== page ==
Once a connection has been established, data can be transmitted from one Panda program to another using the classes described in this section. Communication can happen in both directions (i.e. client-to-server or server-to-client); once the connection has been established, either side may send messages along the connection to the other side.
This section describes message passing in detail, first transmission, then receipt of a message.
Sending a message¶
To send a message along an established connection, the sender must first construct a PyDatagram containing the message. This involves instantiating a PyDatagram object and then populating its contents with the desired data. The type of the data is determined by the functions used to pack it; see the full documentation of the PyDatagram class for more details.
# Developer-defined constants, telling the server what to do. # Your style of how to store this information may differ; this is # only one way to tackle the problem PRINT_MESSAGE = 1 def myNewPyDatagram(self): # Send a test message myPyDatagram = PyDatagram() myPyDatagram.addUint8(PRINT_MESSAGE) myPyDatagram.addString("Hello, world!") return myPyDatagram
As shown in the previous section, once the datagram is constructed you may then send it using a ConnectionWriter.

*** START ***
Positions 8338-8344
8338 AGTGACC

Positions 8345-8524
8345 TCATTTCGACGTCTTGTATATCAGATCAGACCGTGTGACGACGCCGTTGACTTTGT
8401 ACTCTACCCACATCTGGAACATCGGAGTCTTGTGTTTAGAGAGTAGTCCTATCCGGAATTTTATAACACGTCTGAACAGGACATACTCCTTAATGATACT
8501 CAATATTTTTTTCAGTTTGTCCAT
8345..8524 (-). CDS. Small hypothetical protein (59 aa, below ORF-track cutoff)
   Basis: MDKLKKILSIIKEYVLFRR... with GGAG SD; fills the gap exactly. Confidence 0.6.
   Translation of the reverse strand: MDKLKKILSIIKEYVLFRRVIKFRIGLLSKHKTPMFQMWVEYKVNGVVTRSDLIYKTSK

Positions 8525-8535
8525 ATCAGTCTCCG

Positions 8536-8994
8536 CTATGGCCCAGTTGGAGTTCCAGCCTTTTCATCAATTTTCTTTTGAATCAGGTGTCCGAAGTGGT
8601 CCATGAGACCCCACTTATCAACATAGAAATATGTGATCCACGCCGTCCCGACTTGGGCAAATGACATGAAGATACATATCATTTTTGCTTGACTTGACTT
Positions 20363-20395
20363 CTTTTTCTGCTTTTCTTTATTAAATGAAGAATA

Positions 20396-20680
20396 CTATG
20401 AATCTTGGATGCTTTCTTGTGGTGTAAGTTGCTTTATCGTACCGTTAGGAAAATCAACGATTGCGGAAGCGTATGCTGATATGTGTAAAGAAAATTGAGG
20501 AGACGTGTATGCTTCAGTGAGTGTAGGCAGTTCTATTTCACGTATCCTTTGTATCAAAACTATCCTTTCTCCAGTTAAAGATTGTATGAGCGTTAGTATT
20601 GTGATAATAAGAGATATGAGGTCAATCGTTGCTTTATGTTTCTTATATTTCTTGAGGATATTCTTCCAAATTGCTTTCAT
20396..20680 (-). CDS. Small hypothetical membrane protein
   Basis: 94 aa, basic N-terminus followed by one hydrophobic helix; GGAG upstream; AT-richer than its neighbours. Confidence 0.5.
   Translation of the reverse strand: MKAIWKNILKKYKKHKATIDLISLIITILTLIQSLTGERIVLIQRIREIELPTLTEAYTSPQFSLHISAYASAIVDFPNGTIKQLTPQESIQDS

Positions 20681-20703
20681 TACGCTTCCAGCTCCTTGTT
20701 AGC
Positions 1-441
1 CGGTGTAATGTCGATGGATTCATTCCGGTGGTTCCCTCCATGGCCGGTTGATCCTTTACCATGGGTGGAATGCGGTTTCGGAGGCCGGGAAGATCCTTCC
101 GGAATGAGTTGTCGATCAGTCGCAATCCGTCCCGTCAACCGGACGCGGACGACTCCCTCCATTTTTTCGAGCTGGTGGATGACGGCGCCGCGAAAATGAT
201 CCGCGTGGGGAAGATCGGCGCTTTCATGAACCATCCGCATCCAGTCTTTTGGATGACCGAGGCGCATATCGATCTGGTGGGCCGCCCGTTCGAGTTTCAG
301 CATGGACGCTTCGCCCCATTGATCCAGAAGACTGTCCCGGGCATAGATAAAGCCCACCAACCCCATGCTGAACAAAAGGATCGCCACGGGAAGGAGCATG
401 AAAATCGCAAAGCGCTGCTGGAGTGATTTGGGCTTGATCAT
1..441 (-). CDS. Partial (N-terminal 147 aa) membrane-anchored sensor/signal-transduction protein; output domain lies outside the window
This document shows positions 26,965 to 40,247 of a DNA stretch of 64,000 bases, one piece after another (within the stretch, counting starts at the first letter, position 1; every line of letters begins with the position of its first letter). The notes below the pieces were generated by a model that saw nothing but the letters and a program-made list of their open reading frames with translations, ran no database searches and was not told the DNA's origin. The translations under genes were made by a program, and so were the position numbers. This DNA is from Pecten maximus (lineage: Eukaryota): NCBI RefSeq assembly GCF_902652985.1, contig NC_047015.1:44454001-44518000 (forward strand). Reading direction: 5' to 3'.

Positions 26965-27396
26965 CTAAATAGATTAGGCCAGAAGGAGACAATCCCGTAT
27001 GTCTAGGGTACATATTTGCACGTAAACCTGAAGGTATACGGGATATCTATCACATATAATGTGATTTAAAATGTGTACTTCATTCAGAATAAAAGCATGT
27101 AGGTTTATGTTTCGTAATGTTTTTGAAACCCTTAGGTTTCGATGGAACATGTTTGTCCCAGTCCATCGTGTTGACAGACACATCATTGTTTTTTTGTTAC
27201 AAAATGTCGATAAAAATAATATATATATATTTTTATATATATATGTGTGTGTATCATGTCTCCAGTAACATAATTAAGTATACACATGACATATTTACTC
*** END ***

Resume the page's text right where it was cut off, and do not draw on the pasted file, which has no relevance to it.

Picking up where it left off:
Receiving a message¶
As shown in the previous section, when a message is received via a QueuedConnectionReader, it can be retrieved into a NetDatagram:
datagram = NetDatagram() if cReader.getData(datagram): myProcessDataFunction(datagram)
A NetDatagram contains the original information that was stored in the transmitted PyDatagram. It also contains knowledge of the connection over which it was received and the address of the connection. To retrieve the connection, use the getConnection method:
sourceOfMessage = datagram.getConnection()
To retrieve the contents of the message, use the PyDatagramIterator. The iterator class acts as the complement of the PyDatagram class; its methods can be used to retrieve the content that was encoded using PyDatagram.
def myProcessDataFunction(netDatagram): myIterator = PyDatagramIterator(netDatagram) msgID = myIterator.getUint8() if msgID == PRINT_MESSAGE: messageToPrint = myIterator.getString() print(messageToPrint)
It is assumed that the message recipient will retrieve the same type of content in the same order that the message sender packed the content. No mechanism exists in the PyDatagramIterator to ensure that the data being unpacked matches the requested type. Unpacking the data using a different type function will probably result in unexpected behavior.